Notorious swindler Bernie Madoff may have his own biopic about excess, corruption and greed, Madoff: Made off with America, coming to theaters soon, but disgraced lobbyist Jack Abramoff still has him beat. Abramoff ’s tale of hubris and deviousness has been the subject of no fewer than two films released in the past year. The latest, Casino Jack, a full-length feature directed by the late George Hickenlooper, hit theaters last December after debuting at the 2010 Toronto International Film Festival. The fictional account, starring two-time Academy Award winner Kevin Spacey along with Barry Pepper and Jon Lovitz, follows last May’s release of Oscar-winner Alex Gibney’s similarly titled documentary, Casino Jack and the United States of Money.

 
Hickenlooper’s film offers all the glitz and gloss one would expect from a Hollywood dramatization, but if you saw Gibney’s documentary last spring (or read the C&E review in the June 2010 issue), you can safely skip the new film. Substantively, Casino Jack provides little information that is new or explained better than it was in the Gibney documentary. That said, if you’re an aficionado of lobbyists gone bad, a scandal-movie junkie, or simply a Spacey fan, you will not be disappointed.
 
While some of the supporting performances, notably Lovitz’s as a mattress salesman turned Abramoff partner in casino-financing crime, are noteworthy, Spacey is the film’s main attraction. He masterfully inhabits the role of the larger-than-life lobbyist, whom he visited in federal prison along with Hickenlooper while preparing for the role. Before his death last October from an accidental painkiller overdose, Hickenlooper recalled thinking Spacey “might have struck an emotional chord within himself and within Jack [during the meeting]—a similar enough note that might make this vilified, Washington bad guy a palatable figure to portray as a kind of empathetic anti-hero.” Indeed, Spacey presents a nuanced and layered portrait of the “Don Corleone of D.C.,” but in the end, Abramoff and his sidekicks, Michael Scanlon (played by Pepper) and Adam Kidan (played by Lovitz), remain loathsome as they plot, scheme and conspire to bribe lawmakers and dupe Indian tribes with casino interests out of millions of dollars.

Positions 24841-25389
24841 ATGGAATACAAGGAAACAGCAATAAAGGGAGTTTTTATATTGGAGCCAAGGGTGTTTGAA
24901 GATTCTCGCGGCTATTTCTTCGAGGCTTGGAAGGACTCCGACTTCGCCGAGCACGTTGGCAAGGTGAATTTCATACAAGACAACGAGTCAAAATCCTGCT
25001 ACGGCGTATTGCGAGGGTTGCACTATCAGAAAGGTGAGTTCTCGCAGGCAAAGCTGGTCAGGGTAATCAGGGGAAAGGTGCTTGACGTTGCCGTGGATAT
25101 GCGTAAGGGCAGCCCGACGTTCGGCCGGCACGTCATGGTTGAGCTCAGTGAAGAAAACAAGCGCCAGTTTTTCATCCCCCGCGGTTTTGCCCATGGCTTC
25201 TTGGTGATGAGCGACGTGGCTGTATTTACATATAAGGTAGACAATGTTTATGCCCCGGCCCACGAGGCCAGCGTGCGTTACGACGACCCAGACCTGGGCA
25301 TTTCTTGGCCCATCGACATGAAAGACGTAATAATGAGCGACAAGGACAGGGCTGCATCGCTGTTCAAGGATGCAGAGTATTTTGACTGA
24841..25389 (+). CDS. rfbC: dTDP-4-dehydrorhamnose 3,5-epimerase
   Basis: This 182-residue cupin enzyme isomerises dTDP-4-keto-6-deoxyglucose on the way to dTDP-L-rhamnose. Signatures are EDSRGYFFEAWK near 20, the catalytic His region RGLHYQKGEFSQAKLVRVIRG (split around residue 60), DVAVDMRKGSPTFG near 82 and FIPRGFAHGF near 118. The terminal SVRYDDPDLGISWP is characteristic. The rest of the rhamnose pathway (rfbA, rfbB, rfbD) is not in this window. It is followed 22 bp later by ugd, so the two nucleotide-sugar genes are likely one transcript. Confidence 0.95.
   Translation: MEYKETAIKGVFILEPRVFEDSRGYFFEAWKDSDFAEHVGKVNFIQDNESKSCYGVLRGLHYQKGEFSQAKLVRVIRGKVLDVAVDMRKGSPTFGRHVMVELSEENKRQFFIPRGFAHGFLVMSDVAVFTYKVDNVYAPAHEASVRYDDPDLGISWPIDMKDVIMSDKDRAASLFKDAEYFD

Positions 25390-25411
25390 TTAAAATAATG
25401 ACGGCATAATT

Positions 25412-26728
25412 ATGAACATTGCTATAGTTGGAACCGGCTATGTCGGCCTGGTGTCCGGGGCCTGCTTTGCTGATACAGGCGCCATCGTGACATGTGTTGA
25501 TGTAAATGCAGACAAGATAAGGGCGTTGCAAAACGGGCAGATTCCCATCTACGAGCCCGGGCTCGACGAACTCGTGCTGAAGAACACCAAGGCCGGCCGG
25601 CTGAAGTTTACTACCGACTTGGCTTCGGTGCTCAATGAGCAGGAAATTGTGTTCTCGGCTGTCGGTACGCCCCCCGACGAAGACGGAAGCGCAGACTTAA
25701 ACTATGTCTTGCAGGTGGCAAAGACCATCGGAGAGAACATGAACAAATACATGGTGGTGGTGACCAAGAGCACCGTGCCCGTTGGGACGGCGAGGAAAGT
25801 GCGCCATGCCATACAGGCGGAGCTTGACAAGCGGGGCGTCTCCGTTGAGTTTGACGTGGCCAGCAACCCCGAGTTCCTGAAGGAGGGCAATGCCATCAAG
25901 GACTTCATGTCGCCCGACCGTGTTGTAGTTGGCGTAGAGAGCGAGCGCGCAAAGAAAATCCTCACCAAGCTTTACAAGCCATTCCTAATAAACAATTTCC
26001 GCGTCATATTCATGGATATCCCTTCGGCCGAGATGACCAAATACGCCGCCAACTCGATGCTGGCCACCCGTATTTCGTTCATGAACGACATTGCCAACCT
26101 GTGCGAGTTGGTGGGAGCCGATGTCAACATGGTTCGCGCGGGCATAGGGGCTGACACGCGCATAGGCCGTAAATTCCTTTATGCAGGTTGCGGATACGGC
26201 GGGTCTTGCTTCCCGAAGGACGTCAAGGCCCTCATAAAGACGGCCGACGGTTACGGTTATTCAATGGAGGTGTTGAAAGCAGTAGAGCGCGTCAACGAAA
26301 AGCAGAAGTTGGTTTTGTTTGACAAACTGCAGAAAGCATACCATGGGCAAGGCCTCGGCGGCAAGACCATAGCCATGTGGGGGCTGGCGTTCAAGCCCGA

On the whole, the film is entertaining and even funny at times, though the humor can feel a bit forced as there is nothing inherently comical about the story. The comedy provides a welcome respite at some moments, but it mostly distracts from the gravity and seriousness of the subject matter.
 
Casino Jack is essentially a story about the extreme negative end of behavior in American politics. Lest the account cast doubt on lobbyists and politicos writ large, it is important to remember that money and its influence need not necessarily be a corrosive force in politics. It is routinely put to good use, helping to inform, mobilize and communicate with voters in increasingly complex social and media milieus. Still, maintaining high ethical standards via campaign finance and lobbying regulations and adopting a zero-tolerance policy for abuse are essential to sustaining the public’s confidence. Justice ultimately prevails in the film—as it did in real life—and at a time of resolutions and new beginnings, that is a useful reminder.
 
Mark Ruggiero is a freelance writer who resides in New York.